“Some days, I’ll go in and the brightness of this piece in front of me, ‘La Peyotera’ [the monkey], the vibrancy of the color uplifts me and I’m feeling that kind of joy,” Rodriguez said. “Sometimes I need something that’s a little bit more grounding and a little more somber, so ‘La Cabra’ [the goat] back there has a weight to it.” 

Recollections – Atravesando con el Toro by Marilyn Montúfar

The goat sculpture by Gustavo Martinez, “La Cabra-Cabron Cabrona,” was a favorite of numerous event-goers for its life-like qualities.

“When I looked at the goat, it made me feel almost as if it was an actual animal head,” junior graphic design major Paola García said. 

García also appreciated the jaguar sculpture because she said it looked both human and animalistic at the same time. 

The “Cacomixtle del Desierto Sonorense” sculpture by Samirah Steinmeyer was one of Horn Johnson’s favorite pieces.

“It’s made out of a different clay than the other zodiac heads,” Horn Johnson said. “It’s from the Sonoran desert, the region where the artist lives. She uses the earth that’s beneath her. I like the stripes, the color and the luminous eyes.”

Grillx by Moises Salazar

Other attendees appreciated pieces with surprise elements, like the “Recollections – Atravesando con el Toro” sculpture by Marilyn Montúfar.

Senior Studio Art and Visual Art Teaching and Secondary Education major Maya Stoker said the glass on the sculpture was unexpected, because “horns are seen as aggressive, so seeing them as this clear glass that’s really delicate is really interesting.”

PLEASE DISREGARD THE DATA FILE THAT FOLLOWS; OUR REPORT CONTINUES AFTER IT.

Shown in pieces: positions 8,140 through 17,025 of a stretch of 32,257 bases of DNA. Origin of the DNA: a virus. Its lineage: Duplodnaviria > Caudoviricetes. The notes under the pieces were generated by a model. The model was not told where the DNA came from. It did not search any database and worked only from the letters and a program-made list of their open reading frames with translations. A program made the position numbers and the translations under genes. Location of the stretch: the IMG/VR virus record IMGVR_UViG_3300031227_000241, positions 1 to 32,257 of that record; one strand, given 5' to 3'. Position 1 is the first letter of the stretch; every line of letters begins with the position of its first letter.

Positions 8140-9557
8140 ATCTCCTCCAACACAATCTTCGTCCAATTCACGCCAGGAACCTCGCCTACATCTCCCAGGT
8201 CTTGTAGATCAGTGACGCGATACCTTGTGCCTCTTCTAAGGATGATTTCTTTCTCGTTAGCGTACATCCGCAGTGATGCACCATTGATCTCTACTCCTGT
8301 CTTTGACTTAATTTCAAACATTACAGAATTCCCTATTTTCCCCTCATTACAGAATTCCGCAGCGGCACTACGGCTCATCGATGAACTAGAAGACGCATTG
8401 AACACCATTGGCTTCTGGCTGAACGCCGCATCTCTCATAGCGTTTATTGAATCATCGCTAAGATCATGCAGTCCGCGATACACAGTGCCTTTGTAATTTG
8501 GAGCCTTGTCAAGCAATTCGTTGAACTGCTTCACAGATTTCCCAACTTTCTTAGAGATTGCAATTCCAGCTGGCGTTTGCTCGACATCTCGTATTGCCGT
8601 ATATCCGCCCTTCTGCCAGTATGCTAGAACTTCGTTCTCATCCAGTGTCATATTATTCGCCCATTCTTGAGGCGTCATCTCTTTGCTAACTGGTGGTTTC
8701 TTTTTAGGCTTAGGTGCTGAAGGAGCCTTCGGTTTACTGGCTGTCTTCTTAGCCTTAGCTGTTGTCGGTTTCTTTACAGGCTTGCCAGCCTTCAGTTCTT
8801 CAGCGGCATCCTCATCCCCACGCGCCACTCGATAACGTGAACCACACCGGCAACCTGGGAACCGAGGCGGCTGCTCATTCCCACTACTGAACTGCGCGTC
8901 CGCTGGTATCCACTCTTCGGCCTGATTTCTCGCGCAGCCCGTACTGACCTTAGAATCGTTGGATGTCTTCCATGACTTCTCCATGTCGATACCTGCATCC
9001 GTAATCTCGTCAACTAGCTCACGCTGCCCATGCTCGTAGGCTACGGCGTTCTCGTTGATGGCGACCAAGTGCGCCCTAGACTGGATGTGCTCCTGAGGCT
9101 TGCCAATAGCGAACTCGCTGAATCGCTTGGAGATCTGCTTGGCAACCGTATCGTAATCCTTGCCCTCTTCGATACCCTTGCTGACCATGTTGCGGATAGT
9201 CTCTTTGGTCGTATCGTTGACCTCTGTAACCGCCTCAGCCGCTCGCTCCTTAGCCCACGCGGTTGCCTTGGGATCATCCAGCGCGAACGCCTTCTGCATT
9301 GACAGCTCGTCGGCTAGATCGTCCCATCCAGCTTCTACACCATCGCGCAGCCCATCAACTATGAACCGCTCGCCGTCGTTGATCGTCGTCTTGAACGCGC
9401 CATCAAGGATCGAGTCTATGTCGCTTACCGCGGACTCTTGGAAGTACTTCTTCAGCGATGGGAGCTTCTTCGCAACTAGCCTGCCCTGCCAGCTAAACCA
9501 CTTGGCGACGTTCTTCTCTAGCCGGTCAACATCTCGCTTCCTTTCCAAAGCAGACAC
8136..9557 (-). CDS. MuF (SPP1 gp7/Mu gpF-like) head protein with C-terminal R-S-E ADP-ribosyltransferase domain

Rodriguez said he hopes viewers of the exhibit will feel a sense of childlike joy that isn’t always present in a gallery setting.

La Peyotera by Gabriela Ramírez Michel

“With the storytelling of the animals, it’s playful,” Rodriguez said. “I hope that people will find their birth year and make a connection to that animal, whether good or bad.”

El Zodíaco Familiar is the fifth iteration of the Chinese zodiac sculptures created by Rodriguez. 

Rodriguez said he started by creating a ceramic head for each creature using the molds from past iterations. Each head was made in the color that the collaborator requested. He then sent the heads to some of the artists, while others traveled to work with him in Philadelphia where his studio is located.

Each artist added their own interpretation to their zodiac creatures which created a diverse medley of perspectives. The collaborators focused on various cultural aspects of immigration and migrant work, as well as queer identities and how they are perceived in Mexican and Chicane culture.

Venado Azul de los Cielos Claros by Carolina Jiménez

The project was born out of the pandemic, when Rodriguez said he was misplaced from his studio and couldn’t travel to his other studio. He hoped to organize a collaboration that would make the most out of the quarantine.

“We’re happy to be able to have public programs again after not doing it for quite some time,” Horn Johnson said.

Johnson said that the artist’s statements and poetry are available in both Spanish and English to promote inclusivity and allow viewers to practice their language skills.

Rodriguez said he hopes to show people who are unaware that art can be a career path how they can find ways to showcase their art like he does.

“My community inspires me most,” Rodriguez said. “The impetus for me to make work is to have a little bit of representation through my own story.”

Rodriguez said that he aspires to take the El Zodíaco Familiar exhibit to California, Arizona, El Paso, Philadelphia and more locations in the future.


This story has been updated.